BARYS Барыс m Belarusian
Belarusian form of BORIS.
DARYA (1) Дар'я f Russian, Belarusian
Russian and Belarusian form of DARIA.
DZMITRY Дзмітрый m Belarusian
Belarusian form of DEMETRIUS.
IHAR Ігар m Belarusian
Belarusian form of IGOR.
IVAN Іван m Russian, Bulgarian, Ukrainian, Belarusian, Serbian, Croatian, Czech, Slovak, Macedonian, Slovene, English, Italian, Romanian, Danish, Swedish, Norwegian
Newer form of the old Slavic name Іѡаннъ (Ioannu), which was derived from Greek Ioannes (see JOHN). This was the name of six Russian rulers, including the 15th-century Ivan III the Great and 16th-century Ivan IV the Terrible, the first tsar of Russia. It was also borne by nine emperors of Bulgaria. Other notable bearers include the Russian author Ivan Turgenev (1818-1883), who wrote 'Fathers and Sons', and the Russian physiologist Ivan Pavlov (1849-1936), who is best known for his discovery of the conditioned reflex.
KATSIARYNA Кацярына f Belarusian
Belarusian form of KATHERINE.
KSENIA Ксенія f Polish, Russian, Ukrainian, Belarusian
Polish form of XENIA, as well as an alternate transcription of Russian Ксения or Ukrainian/Belarusian Ксенія (see KSENIYA).
KSENIYA Ксенія f Russian, Ukrainian, Belarusian
Russian, Ukrainian and Belarusian form of XENIA.
LIDZIYA Лідзія f Belarusian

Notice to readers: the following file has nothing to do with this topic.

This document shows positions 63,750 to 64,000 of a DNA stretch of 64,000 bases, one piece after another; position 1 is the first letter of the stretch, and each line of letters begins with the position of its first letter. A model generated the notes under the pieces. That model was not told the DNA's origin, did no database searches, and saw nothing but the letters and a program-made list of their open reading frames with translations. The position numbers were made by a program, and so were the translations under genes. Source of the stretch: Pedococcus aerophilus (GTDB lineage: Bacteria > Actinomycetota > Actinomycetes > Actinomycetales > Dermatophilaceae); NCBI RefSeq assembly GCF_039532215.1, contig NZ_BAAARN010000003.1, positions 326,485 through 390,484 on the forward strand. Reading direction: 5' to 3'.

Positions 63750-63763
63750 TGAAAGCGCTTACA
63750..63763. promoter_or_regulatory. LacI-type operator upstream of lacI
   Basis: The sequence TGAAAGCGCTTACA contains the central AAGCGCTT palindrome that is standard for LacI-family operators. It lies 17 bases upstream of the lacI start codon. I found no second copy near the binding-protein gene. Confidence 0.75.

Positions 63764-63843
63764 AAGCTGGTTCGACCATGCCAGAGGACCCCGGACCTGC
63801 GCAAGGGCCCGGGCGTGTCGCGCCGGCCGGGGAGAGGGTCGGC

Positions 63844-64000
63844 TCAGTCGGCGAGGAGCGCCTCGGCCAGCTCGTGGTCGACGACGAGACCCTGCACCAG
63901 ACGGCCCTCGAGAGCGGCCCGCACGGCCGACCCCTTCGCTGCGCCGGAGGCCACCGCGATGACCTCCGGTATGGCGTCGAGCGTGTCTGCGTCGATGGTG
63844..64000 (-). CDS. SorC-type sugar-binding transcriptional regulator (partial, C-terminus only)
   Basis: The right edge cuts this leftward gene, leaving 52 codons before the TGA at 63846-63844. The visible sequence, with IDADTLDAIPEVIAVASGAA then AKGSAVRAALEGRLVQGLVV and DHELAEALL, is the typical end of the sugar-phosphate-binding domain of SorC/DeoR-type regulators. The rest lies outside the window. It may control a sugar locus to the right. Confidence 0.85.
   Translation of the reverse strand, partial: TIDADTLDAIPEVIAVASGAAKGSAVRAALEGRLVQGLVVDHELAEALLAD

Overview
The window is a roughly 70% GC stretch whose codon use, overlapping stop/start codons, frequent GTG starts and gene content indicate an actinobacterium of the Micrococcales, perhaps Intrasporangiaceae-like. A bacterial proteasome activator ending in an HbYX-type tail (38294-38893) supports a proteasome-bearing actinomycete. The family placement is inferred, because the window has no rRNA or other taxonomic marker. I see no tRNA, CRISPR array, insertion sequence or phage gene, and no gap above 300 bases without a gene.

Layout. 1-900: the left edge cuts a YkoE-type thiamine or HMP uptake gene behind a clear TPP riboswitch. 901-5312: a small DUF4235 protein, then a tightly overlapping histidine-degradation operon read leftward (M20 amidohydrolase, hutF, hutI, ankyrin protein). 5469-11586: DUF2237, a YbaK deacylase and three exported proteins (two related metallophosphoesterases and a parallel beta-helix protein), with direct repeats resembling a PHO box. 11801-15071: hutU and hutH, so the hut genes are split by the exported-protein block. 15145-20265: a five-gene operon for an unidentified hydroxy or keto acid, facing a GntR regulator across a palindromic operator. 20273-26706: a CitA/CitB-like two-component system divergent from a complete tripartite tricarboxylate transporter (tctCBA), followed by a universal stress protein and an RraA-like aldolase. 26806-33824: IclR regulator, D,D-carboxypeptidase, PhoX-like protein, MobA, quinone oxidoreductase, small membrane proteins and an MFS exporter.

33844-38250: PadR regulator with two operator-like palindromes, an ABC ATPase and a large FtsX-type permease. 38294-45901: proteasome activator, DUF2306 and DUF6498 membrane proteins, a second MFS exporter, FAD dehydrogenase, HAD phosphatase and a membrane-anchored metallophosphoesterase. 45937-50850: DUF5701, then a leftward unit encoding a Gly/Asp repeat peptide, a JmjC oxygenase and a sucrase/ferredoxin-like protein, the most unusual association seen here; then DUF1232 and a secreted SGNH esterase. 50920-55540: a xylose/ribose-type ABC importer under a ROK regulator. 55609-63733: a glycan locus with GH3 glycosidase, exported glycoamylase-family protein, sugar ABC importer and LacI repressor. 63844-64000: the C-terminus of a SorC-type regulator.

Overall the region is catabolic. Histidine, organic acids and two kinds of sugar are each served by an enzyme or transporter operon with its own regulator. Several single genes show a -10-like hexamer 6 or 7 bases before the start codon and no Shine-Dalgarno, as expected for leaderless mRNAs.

Belarusian form of LYDIA.
MAKSIM Максім m Russian, Belarusian, Macedonian, Ukrainian
Russian, Belarusian and Macedonian form of MAXIMUS, as well as an alternate transcription of Ukrainian Максим (see MAKSYM).
MARYIA Марыя f Belarusian
Belarusian form of MARIA.
MARYNA Марына f Ukrainian, Belarusian
Ukrainian and Belarusian form of MARINA.
MAXIM Максім m Russian, Ukrainian, Belarusian, Czech
Alternate transcription of Russian Максим or Belarusian Максім (see MAKSIM) or Ukrainian Максим (see MAKSYM). This is also the Czech form.
MIKHAIL Міхаіл m Russian, Belarusian, Bulgarian
Russian and Belarusian form of MICHAEL, and an alternate transcription of Bulgarian Михаил (see MIHAIL). This was the name of two Russian tsars. Other notable bearers include the poet Mikhail Lermontov (1814-1841) and the Soviet leader Mikhail Gorbachev (1931-).
MIKITA Мікіта m Belarusian
Belarusian form of NIKETAS.
NADZEYA Надзея f Belarusian
Belarusian form of NADEZHDA.
NIKITA (1) Нікіта m Russian, Ukrainian, Belarusian
Russian form of NIKETAS. This form is also used in Ukrainian and Belarusian alongside the more traditional forms Mykyta and Mikita.
RUSLAN Руслан m Russian, Tatar, Bashkir, Ukrainian, Belarusian, Kazakh, Kyrgyz, Uzbek, Azerbaijani, Ossetian, Chechen, Ingush, Avar, Circassian
Form of YERUSLAN used by Aleksandr Pushkin in his poem 'Ruslan and Ludmila' (1820), which was loosely based on Russian and Tatar folktales of Yeruslan Lazarevich.
SIARHEI Сяргей m Belarusian
Belarusian form of SERGIUS.
SYARHEY Сяргей m Belarusian
Alternate transcription of Belarusian Сяргей (see SIARHEI).
ULADZIMIR Уладзімір m Belarusian
Belarusian form of VLADIMIR.
VOLHA Вольга f Belarusian
Belarusian form of OLGA.
YAN (1) Ян m Belarusian
Belarusian variant of Ioannes (see JOHN).